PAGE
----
Everyone knows Hester is an incredible kick returner. And everyone saw Hester run a fly pattern, get past the Vikings' secondary and catch an 81-yard touchdown pass Sunday. But can he be an every-down wide receiver, and not solely a deep threat who gets a long ball thrown his way once or twice a game?

    The Bears need him to be. Muhsin Muhammad, who is supposed to be the team's top receiver, simply isn't getting the job done. He drops passes, fails to get open over the middle and doesn't appear to provide the kind of veteran leadership the Bears thought they were getting when they signed him to a huge free-agent contract. Having Hester on the field as part of the base package, getting him the ball in the normal course of the passing game and not just on deep routes and gadget plays, may be the only way to invigorate the offense.

    3. Put Alex Brown back on the field

    Last season Brown started at defensive end alongside Adewale Ogunleye, and rookie Mark Anderson came on in passing downs. With a very simple set of instructions — run as fast as you can to the quarterback — Anderson thrived and became one of the league's surprise rookies, leading the team with 12 sacks.

    But on the strength of those 12 sacks, Anderson got Brown's spot in the starting lineup this season, and he's not as effective as an every-down player. While Brown is a complete defensive lineman who can hold his spot when the run goes directly at him and chase down running backs when the play goes to the other side of the field, Anderson rushes the passer and does nothing else. Brown needs more opportunities.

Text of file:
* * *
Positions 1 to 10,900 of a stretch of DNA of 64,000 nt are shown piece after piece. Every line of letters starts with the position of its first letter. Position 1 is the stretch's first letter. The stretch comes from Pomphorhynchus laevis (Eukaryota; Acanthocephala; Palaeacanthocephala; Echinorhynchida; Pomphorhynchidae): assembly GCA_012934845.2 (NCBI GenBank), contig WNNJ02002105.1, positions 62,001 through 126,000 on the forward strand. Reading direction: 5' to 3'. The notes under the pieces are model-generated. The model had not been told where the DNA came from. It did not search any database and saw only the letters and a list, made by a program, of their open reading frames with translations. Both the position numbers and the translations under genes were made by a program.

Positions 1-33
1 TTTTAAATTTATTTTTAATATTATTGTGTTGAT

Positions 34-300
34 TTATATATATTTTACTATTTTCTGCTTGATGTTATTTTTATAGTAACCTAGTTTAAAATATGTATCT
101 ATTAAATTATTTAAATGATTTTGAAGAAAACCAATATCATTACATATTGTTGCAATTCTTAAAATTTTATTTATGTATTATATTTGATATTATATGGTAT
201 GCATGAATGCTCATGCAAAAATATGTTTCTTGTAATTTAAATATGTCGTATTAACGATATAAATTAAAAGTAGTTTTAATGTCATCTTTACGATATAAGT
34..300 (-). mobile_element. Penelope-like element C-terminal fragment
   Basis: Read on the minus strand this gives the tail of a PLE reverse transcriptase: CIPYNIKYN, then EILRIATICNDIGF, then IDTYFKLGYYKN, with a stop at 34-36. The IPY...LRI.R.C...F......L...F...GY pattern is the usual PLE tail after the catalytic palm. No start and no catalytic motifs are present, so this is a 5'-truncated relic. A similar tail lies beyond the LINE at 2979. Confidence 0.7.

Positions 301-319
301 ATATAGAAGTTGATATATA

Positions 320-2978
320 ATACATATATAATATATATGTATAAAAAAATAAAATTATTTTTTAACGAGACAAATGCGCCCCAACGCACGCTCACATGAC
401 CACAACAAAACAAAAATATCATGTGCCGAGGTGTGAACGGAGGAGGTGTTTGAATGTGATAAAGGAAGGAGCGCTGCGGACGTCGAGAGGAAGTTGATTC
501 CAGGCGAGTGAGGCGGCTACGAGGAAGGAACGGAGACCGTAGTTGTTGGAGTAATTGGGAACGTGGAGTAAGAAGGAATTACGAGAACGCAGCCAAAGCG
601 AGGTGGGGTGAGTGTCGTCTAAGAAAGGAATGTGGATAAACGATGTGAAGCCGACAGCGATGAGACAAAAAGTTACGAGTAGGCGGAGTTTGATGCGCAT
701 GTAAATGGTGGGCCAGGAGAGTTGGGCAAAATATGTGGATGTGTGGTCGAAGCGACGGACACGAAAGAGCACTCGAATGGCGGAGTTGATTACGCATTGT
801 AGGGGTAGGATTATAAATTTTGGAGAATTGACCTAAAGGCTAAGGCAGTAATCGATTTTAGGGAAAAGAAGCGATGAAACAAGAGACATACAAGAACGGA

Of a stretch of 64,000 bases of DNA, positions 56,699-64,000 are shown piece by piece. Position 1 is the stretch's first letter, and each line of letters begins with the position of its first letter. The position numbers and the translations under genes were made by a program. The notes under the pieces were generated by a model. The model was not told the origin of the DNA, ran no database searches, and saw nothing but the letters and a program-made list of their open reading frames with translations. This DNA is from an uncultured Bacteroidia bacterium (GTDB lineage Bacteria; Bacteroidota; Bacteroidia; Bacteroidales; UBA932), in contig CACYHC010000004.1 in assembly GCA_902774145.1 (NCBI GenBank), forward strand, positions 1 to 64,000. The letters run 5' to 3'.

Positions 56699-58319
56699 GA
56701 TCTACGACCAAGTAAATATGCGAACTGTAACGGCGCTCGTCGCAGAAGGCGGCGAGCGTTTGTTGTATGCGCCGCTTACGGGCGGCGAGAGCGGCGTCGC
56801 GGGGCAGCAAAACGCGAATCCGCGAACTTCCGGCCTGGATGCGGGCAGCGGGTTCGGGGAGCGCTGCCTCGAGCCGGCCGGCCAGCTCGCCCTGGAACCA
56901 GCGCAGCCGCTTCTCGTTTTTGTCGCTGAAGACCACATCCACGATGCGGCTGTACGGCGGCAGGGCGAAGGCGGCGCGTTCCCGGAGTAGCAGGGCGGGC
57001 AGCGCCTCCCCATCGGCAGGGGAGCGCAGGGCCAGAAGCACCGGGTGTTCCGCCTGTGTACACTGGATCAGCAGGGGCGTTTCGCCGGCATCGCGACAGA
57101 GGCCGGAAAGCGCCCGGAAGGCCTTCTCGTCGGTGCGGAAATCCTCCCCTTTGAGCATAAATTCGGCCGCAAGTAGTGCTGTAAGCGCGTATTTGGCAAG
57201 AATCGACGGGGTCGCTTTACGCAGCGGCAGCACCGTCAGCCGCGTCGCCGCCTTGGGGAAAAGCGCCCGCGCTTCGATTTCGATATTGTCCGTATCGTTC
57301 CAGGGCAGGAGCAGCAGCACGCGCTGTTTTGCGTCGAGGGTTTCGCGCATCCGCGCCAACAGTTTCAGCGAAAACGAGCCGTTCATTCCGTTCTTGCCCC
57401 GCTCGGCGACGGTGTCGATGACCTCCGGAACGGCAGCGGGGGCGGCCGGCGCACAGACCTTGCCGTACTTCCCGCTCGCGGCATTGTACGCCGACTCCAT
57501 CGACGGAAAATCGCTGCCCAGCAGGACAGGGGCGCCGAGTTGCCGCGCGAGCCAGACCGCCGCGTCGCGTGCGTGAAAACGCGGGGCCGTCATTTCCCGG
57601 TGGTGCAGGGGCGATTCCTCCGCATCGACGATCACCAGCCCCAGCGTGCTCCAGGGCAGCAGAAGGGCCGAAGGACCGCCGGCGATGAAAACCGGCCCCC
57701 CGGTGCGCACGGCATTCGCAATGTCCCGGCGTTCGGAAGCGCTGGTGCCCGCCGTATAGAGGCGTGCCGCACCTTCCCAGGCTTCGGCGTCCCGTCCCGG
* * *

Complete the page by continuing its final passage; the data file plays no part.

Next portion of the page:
4. Take the game planning away from defensive coordinator Bob Babich

    Smith and Babich have been friends for a quarter of a century, since coaching together at Tulsa in the early 1980s, so demoting Babich wouldn't be easy for Smith. But it's clear, after six weeks, that Smith made a mistake after the Super Bowl when he got rid of last year's defensive coordinator, Ron Rivera, and replaced him with Babich. Smith has more of a personal connection with Babich than he had with Rivera, but a coach shouldn't be judged by his collegial relationship with his fellow coaches; he should be judged by how his players perform on the field. Last year the defense looked intense, focused and disciplined; this year the unit looks lazy, disorganized and sloppy.

    Fortunately, the Bears have a coach on their staff who knows how to bring the intensity back — Smith. Smith got the Bears job because he was a good defensive coach in his previous stops, with the Rams and the Buccaneers. This year's Bears don't look like a Lovie Smith defense because they're not a Lovie Smith defense. They're a Bob Babich defense. Smith is a loyal guy, and he doesn't want to go to his old friend and tell him he's getting stripped of some of his responsibilities. But just as he eventually realized that his loyalty to Grossman was dragging the team down, Smith needs to realize that taking over the defense from Babich is the most important move left to make.